The three main types of tourism
Domestic tourists are people who take holidays in their own country. For example Mr and Mrs McBride from Blackburn are going to take a weekend break to Blackpool for two nights to celebrate their anniversary. Inbound/incoming tourism
Inbound tourists are people who come from other countries to the UK. For example Mr Smith and his two kids came from Florida to visit their Grandma in Blackburn for two weeks. Outbound tourism
Outbound tourists are people who are from the UK who go to other countries. For example Mr and Mrs Jones took their three kids for a family holiday to Disney land Paris for one week. Accommodation
The accommodation industry is an important component of UK travel and tourism. It includes all types of accommodation that people use for leisure or business tourism and visiting friends and relatives, such as hotels, self-catering, guest houses, chalets, villas and cottages. The accommodation industry in the UK is dominated by, commercial enterprises providing a wide range of hotels, guest houses and self-catering accommodation. The main non-commercial suppliers of accommodation are: youth hostels because they’re not there to make money. Serviced accommodation
Serviced accommodation means when the service is provided along with an overnight stay, housekeeping and meals. Hotels are most common type for example bed and breakfasts, holiday inns and youth hostels. He British hospitality association estimates that there are approximately 22,000 hotels and guest houses registered with the UK tourist boards with an additional 16,000 bed and breakfast establishments. If unregistered premises are included the total rises to above 50,000 establishments. Hotels are either independently for example Whitehall country club, or part of a hotel group or chain like Hilton and Premier Inn. Budget hotels offer a no frills service for a fixed low price such as Travel Lodge and Holiday express.
Non-serviced accommodation in the UK (also known as self-catering accommodation) includes all rented premises used for holiday purposes, self-catering holiday centres and caravan and camping sites. A lot of holiday makers like this type of accommodation because it gives them the freedom to bring what they like along with them and no set meal times. The market leaders in self-catering accommodation in the UK are Butlins, Haven, Pontins and British Holidays. Self-catering cottages throughout the UK are particular popular with the more wealthy social groups who appreciate the rural locations of many locations of many of the properties and the convenience of booking through one of the many agencies specialising in self-catering accommodation. Examples of self-catering accommodations are Ho seasons, English country cottages and Blake’s. Self-catering on farms is very popular; many farmers have converted their farm house buildings to self-catering lets. Time share is a type of self-catering involving the purchase of time, usually a block of weeks in a holiday property. Most time share developments are found in rural areas of the UK. Camping and caravanning are also excellent choices for those looking for a good value non-serviced accommodation? Touring caravan is also quite popular with particularly the older age groups. Transport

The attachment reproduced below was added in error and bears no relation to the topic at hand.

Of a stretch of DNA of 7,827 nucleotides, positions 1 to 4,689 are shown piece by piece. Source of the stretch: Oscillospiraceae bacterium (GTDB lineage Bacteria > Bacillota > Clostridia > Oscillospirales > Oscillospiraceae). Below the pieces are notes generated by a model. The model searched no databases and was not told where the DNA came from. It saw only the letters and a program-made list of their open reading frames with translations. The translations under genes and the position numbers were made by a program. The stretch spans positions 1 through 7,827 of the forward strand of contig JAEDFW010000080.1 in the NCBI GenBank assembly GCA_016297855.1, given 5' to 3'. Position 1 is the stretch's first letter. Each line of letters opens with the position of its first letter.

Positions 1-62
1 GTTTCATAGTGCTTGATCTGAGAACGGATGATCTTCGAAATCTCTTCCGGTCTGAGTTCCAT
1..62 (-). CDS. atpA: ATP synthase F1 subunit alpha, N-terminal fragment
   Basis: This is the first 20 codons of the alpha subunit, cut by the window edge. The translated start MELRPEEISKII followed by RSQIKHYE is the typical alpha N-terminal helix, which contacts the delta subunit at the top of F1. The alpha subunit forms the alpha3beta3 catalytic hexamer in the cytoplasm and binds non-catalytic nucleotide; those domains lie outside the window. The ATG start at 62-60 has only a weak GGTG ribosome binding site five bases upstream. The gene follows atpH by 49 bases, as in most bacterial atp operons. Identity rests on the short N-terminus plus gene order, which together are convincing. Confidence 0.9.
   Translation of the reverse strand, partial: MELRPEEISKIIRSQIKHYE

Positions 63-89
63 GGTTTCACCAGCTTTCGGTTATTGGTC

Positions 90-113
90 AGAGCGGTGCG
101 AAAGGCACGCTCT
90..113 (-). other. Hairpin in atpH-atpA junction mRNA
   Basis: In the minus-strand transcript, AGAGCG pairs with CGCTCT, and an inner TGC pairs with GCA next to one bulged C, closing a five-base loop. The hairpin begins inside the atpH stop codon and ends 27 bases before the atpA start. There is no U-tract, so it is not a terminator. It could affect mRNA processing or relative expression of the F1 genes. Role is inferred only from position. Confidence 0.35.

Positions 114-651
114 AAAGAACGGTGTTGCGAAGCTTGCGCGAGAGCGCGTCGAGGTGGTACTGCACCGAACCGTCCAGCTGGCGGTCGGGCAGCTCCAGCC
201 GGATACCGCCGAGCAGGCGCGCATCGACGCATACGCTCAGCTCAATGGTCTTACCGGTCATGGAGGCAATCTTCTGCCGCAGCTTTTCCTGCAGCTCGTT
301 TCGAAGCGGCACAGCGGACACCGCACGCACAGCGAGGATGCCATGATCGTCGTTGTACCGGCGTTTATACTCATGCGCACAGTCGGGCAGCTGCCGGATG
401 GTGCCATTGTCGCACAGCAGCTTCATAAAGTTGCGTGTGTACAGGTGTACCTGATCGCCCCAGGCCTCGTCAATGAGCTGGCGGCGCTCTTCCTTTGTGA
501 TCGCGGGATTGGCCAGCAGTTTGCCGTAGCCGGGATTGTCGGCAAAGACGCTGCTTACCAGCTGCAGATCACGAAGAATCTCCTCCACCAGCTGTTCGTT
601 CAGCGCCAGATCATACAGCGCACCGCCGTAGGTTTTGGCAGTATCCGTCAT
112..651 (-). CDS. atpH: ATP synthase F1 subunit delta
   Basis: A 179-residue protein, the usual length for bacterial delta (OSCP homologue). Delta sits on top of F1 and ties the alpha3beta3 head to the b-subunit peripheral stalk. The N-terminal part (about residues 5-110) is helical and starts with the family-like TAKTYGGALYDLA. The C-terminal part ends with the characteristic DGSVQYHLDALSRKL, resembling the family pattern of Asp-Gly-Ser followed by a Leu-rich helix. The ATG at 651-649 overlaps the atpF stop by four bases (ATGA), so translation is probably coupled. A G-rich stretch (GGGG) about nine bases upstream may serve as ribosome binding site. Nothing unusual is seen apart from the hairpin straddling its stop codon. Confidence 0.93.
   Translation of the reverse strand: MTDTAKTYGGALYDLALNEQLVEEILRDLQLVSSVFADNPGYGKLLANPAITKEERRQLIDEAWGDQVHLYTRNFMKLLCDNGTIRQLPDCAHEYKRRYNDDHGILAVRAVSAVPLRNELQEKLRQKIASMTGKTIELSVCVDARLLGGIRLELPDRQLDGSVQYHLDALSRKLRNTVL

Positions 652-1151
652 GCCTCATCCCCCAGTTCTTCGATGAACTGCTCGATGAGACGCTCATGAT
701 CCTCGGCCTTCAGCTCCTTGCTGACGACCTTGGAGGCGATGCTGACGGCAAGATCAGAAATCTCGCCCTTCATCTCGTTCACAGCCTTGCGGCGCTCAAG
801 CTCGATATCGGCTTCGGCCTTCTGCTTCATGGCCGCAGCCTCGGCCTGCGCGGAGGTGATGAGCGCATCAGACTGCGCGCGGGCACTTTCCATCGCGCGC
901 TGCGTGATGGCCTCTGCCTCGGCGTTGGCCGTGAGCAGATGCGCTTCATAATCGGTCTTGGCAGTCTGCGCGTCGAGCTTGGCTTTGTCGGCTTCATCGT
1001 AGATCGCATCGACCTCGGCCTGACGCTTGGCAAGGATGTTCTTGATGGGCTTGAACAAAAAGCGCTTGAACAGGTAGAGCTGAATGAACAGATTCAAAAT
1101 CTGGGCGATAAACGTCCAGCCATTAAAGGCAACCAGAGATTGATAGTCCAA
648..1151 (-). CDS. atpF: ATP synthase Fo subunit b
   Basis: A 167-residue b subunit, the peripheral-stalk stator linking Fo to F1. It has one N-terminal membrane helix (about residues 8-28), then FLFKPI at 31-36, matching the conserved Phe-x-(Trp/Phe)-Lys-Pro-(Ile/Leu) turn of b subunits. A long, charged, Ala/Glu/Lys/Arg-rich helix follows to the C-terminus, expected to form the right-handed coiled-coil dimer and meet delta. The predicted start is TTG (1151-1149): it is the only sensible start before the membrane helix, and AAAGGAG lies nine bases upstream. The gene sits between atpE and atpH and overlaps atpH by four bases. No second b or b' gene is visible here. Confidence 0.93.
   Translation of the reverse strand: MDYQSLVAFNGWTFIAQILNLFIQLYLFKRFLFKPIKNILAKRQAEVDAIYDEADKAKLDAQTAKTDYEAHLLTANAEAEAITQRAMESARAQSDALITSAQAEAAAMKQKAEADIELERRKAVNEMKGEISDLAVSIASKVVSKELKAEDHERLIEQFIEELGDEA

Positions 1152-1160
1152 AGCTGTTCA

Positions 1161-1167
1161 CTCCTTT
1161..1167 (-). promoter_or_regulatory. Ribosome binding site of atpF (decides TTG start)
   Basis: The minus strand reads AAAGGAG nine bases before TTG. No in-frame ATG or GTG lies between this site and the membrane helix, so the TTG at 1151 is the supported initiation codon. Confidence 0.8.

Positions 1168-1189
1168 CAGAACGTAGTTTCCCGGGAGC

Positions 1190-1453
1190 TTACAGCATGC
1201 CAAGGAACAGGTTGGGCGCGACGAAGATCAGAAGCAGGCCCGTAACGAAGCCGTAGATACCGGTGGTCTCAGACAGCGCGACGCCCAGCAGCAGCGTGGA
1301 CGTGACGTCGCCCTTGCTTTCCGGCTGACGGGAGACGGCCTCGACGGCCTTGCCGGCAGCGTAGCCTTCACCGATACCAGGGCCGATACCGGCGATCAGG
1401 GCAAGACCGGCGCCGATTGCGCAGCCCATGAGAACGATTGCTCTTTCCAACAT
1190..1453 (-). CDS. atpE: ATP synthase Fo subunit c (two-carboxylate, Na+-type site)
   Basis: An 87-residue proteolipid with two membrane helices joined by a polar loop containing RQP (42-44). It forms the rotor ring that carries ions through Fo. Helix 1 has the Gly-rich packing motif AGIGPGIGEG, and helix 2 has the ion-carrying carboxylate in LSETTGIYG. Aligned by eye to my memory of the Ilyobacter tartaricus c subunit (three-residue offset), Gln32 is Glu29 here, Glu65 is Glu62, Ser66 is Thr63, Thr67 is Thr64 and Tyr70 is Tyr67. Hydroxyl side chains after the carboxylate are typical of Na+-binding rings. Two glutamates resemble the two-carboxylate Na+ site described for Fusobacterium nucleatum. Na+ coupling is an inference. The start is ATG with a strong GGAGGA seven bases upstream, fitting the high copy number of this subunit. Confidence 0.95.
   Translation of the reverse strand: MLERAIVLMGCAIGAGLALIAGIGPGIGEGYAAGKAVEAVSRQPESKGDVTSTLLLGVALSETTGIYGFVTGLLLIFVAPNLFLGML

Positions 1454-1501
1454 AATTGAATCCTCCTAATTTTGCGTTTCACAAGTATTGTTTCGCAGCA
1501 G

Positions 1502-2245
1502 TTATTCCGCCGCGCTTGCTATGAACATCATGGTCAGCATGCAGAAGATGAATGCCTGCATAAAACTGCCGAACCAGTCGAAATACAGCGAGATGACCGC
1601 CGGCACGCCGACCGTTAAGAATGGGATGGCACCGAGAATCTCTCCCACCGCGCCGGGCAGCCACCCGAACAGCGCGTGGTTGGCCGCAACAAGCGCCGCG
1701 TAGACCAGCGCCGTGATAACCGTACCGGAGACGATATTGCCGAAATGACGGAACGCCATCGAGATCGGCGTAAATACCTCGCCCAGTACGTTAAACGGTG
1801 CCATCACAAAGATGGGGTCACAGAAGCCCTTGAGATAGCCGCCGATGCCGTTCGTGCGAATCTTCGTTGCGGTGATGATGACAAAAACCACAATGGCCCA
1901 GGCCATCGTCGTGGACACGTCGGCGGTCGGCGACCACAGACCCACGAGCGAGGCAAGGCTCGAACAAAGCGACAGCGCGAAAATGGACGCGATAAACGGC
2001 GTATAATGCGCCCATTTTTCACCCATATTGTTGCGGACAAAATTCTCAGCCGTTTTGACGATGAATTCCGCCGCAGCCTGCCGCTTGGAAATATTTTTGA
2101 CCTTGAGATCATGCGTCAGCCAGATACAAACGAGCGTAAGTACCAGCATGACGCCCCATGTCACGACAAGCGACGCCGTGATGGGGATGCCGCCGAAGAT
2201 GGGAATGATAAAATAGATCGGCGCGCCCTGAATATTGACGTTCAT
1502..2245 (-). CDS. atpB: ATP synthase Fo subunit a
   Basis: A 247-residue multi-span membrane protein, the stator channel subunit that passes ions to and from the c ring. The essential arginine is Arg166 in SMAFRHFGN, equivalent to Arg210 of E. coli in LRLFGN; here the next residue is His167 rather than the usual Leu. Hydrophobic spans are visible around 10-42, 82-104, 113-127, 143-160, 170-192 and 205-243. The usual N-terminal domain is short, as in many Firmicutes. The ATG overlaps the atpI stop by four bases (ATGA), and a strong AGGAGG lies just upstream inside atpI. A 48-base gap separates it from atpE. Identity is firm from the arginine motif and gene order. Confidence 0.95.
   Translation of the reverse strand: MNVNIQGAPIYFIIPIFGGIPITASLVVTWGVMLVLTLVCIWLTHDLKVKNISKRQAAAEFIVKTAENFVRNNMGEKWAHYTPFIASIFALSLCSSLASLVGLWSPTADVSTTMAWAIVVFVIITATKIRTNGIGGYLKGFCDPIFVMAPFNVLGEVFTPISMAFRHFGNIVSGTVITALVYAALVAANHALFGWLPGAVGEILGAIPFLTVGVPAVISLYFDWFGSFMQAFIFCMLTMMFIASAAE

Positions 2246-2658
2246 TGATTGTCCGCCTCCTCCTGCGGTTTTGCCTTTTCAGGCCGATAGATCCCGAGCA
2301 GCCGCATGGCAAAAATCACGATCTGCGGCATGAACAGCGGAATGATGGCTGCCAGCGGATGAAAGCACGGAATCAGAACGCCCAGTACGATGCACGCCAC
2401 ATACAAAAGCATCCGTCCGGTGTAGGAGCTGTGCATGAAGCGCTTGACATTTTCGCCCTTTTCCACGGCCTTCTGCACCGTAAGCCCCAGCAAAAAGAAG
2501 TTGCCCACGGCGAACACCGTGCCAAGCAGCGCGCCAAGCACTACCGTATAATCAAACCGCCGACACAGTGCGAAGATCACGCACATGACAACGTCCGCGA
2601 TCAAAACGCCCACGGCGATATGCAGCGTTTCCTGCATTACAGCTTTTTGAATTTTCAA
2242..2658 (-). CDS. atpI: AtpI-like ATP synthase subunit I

Having good transport networks is essential for a successful travel and tourism sector, whether people are on a business trip, travelling for leisure or visiting friends and relatives. The transport for tourism is divided into road, rail, sea and air. The most common types of transport for road are car, bus, coach, motorbike and taxi. The most common types of transport for rail are train and tram. The most common types of transport for sea are boat, ferry, cruise, barge and yacht. The most common types of transport for sea are scheduled flights aeroplanes, charter flights aeroplanes, low cost aeroplanes private and air taxis...